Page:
Platypus is a specialist training and consultancy organisation based in Bristol, our training provides a unique blend of research based knowledge and more importantly, lived experience. Whilst I have a MA in Autism and am a qualified Trainer writing and delivering courses for over 12 years, it has been my children that have taught me the reality of living with neurodiversity. Watching them over the years grow and adapt to the demands of our complex social world has be a privilege (and at times, a challenge). Being able to explain theories and behaviours through anecdotes and experiences truly brings learning to life. But, interestingly, the most frequently asked question at my workshops and training is – ‘So what’s with the Platypus?’ or ‘Why are you called Platypus?’ So I thought I would share the reason behind the name.
The Story of the Platypus
In the Dreamtime all the creatures on earth thought that they belonged to the most important group of creatures. All the animals had their own special meeting, the birds had their own special meeting and at the very same time all the water creatures had their own special meeting. Each thought that their group was the most special. But then they remembered that shy Platypus belonged to no group at all and each one decided to ask Platypus to join their own Very Special Group. First the animals went over to ask Platypus to join their group, then the birds and then the water creatures. Platypus asked them to come back after he had thought about their offers.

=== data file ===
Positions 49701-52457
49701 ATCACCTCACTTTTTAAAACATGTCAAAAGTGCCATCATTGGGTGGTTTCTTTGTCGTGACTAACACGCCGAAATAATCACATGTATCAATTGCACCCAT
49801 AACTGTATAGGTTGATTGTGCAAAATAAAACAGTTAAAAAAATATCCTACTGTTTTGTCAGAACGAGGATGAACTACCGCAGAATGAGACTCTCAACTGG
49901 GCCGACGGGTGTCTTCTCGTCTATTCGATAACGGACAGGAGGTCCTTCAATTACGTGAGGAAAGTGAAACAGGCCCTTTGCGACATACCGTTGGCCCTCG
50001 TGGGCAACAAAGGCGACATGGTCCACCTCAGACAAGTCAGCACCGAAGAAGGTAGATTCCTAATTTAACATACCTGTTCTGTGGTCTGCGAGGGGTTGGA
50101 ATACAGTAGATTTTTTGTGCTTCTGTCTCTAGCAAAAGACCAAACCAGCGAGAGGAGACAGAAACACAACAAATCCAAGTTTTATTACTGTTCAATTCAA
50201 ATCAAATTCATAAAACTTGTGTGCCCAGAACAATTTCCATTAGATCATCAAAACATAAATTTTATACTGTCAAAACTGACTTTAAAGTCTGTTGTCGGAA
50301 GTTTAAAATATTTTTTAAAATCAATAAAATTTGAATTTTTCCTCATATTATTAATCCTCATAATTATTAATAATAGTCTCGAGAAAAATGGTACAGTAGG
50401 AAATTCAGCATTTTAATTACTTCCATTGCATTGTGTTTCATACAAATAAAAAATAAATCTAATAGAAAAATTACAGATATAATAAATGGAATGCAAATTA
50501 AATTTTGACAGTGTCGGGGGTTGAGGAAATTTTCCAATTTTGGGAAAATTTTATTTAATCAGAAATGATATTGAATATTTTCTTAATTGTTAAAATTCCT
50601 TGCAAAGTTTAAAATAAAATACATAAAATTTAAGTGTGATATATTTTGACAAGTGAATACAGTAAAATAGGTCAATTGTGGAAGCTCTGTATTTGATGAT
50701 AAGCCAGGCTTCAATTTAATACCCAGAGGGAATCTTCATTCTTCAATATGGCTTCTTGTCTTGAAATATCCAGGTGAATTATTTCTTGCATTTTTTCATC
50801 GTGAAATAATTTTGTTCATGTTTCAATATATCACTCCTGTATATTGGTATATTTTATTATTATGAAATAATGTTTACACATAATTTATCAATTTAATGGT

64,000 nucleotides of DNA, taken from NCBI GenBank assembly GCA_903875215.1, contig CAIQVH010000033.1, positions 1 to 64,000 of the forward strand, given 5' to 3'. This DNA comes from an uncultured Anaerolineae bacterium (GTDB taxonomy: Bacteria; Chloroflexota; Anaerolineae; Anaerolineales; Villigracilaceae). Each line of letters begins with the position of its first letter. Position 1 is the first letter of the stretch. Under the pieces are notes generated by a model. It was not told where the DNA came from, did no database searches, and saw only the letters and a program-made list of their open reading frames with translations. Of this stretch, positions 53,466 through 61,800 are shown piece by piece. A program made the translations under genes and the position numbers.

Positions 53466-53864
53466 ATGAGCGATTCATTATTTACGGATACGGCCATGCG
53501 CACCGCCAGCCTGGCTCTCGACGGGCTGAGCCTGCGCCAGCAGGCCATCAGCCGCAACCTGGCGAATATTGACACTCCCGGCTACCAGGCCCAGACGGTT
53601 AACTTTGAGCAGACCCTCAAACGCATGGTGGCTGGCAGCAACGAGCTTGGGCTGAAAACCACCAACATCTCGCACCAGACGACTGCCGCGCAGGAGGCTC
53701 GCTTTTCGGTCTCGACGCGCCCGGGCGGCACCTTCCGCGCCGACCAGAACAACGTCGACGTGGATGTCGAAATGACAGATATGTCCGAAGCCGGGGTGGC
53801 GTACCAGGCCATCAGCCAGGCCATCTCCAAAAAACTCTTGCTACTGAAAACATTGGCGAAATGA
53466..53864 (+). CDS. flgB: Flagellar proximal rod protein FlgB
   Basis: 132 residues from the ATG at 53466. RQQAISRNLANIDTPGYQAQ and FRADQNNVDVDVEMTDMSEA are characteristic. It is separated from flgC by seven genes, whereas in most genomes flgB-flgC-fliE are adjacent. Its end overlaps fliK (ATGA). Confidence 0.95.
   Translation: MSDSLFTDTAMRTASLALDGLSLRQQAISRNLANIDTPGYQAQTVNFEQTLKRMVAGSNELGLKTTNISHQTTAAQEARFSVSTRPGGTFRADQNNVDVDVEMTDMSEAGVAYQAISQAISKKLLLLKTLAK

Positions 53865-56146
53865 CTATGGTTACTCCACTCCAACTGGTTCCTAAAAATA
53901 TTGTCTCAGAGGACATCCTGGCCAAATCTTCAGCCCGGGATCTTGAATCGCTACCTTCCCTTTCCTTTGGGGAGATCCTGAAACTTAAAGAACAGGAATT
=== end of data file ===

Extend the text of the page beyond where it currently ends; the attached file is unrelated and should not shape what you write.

Now Platypus asked his friends and family whose group he should join. After thinking hard about it for some time, Platypus called all the animals and bird and water creatures to his place. They all gathered around, all wondering which group Platypus would join. Platypus came out of his home, climbed a log and when all the creatures were quiet, Platypus spoke.
“Thank you all for coming today. I have decided not to join any group at all.” All the creatures were shocked. “You have to join someone’s group.” they cried. “Please listen,” said Platypus patiently. “Everyone is special in their own special way and I don’t have to join any group to prove that. After all, I have a bit of animal in me because of my fur and because I like running across the land, but I have a bit of bird in me too, because my wife lays eggs and we both have beaks. And if that’ s not enough, I also have a bit of water creature in me because my home is near the water’s edge and I like swimming and exploring the underwater world. So you see, I don’t have to join any group to be special. But it’s not only me – everyone of us has something that makes us special in our own very special way.”
The creatures agreed, and from that time onwards, Platypus has been considered very wise and very special indeed.
Adapted from “Aboriginal Art & Stories” by Pauline McLead, Published 1994 by Intechnics Pty Ltd
Sometimes, being a unique individual can make fitting in difficult, but here at Platypus Training and Consultancy we celebrate, value and promote diversity.